It can be easy to put off dental problems that seem minor until your schedule becomes more flexible. But you shouldn’t ignore the cautionary signals listed below. This is particularly valid if you’re taking care of a chronic illness like diabetes. Find out more about the link between oral diseases and general health. You may save yourself a lot of time and money if you identify problems early on.
Bleeding after using a toothbrush
It’s abnormal to have blood on your toothbrush or in the sink. It can be a sign that you’re developing periodontal disease, commonly known as gum disease – an inflammation of the tissues supporting your teeth. Untreated gum disease might result in tooth loss in the long run due to bone loss surrounding the teeth. Other symptoms include bleeding between the teeth and gums and red, puffy, or sensitive gums.
2. Deteriorating gums
A certain amount of gum recession may be a typical component of aging. Recession around one or more teeth occurs in 88% of adults over 65. Recession, however, can also be a symptom of gum disease. Whatever the reason, receding gums increase the risk of tooth decay, infection, pain, and tooth loss by exposing the vulnerable roots of teeth. A root canal treatment can halt or even reverse the development when it is discovered early.
3. Dryness in the Mouth
Saliva keeps the mouth well-lubricated, washing away food residue and balancing the acids plaque produces. It may indicate disease if your mouth seems particularly dry. Your dentist can identify the source of your dry mouth and make recommendations for strategies to rehydrate and safeguard your teeth.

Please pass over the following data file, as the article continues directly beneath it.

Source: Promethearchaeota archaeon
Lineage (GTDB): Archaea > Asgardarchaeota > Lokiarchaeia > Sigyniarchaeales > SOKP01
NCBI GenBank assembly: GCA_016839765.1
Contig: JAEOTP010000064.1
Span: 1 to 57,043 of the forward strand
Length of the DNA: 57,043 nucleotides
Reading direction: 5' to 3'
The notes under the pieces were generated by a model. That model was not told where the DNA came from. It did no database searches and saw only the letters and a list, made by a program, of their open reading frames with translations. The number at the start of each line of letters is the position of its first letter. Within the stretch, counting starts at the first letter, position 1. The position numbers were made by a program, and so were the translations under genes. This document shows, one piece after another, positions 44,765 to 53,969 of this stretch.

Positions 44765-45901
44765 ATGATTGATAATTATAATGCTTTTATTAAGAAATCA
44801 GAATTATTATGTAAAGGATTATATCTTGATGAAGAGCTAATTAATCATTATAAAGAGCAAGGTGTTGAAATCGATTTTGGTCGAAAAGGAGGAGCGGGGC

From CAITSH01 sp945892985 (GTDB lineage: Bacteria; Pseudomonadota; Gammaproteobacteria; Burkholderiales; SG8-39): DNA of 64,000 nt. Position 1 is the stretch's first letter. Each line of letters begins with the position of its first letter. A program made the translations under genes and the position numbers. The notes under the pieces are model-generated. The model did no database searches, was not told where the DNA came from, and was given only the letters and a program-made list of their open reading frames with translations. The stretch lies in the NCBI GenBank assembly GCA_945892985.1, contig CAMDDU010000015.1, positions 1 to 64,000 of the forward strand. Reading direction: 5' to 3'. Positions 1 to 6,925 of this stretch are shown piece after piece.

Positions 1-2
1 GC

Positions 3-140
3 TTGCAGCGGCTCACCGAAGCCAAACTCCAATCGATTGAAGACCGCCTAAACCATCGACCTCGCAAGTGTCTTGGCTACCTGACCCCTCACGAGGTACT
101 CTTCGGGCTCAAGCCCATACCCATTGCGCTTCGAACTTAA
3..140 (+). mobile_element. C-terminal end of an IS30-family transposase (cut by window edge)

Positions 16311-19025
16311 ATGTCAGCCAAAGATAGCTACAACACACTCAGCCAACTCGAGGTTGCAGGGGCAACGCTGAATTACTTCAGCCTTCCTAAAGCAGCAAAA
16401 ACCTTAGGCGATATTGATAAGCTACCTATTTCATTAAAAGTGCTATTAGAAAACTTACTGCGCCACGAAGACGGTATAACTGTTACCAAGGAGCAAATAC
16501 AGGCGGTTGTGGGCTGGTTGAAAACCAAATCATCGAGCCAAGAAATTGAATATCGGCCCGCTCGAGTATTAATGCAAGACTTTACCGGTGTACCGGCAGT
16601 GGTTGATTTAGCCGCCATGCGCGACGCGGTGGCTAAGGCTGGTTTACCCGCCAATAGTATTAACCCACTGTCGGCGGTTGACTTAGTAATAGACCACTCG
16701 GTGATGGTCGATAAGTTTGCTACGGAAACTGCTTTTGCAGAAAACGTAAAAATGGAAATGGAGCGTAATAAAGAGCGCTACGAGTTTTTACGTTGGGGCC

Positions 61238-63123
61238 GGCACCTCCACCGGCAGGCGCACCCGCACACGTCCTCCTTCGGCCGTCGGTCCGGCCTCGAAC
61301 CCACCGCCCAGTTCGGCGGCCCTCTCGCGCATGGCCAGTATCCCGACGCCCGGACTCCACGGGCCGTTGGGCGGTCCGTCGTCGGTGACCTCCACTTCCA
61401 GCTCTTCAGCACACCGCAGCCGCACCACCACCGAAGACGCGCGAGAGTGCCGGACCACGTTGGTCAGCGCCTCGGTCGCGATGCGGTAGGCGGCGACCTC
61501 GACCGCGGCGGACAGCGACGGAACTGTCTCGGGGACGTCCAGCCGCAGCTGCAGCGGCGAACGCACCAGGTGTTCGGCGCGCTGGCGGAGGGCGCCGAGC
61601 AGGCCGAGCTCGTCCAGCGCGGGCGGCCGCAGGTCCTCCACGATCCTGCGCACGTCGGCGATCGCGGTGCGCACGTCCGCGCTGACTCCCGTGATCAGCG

4. Loose Teeth
Adult teeth need to be long-lasting. Consider it carefully if you see any movement or gaps that are growing wider. It can be an indication of bone loss or infection. Watch out for adjustments to the fit of your partial dentures or changes in the way your teeth fit together when you bite.
5. Bumps and Soring
In one to two weeks, many canker sores will heal on their own. But it’s also necessary to treat other oral issues. White sores on the tongue, inner cheek, or roof of the mouth are symptoms of a fungus thrush, also known as candidiasis. Thrush, which thrives on high sugar levels in saliva, is more common in diabetics. Thrush is curable with medication upon seeing a dentist.
6. Tooth pain
This one is quite apparent. But it’s important to stress that toothaches shouldn’t be seen as the presence of a disease. Many things can cause pain and sensitivity, including a cavity, an abscess, a cracked tooth, a damaged filling, or teeth grinding. Only your dentist can identify the source of the discomfort, address the underlying problem, and assist you in preventing more issues.
Concluding the Discussion
All of the above-mentioned signs should be seen as a signal that something is wrong and that dental care is needed. You should always be vigilant if any of the above issues start to come up.
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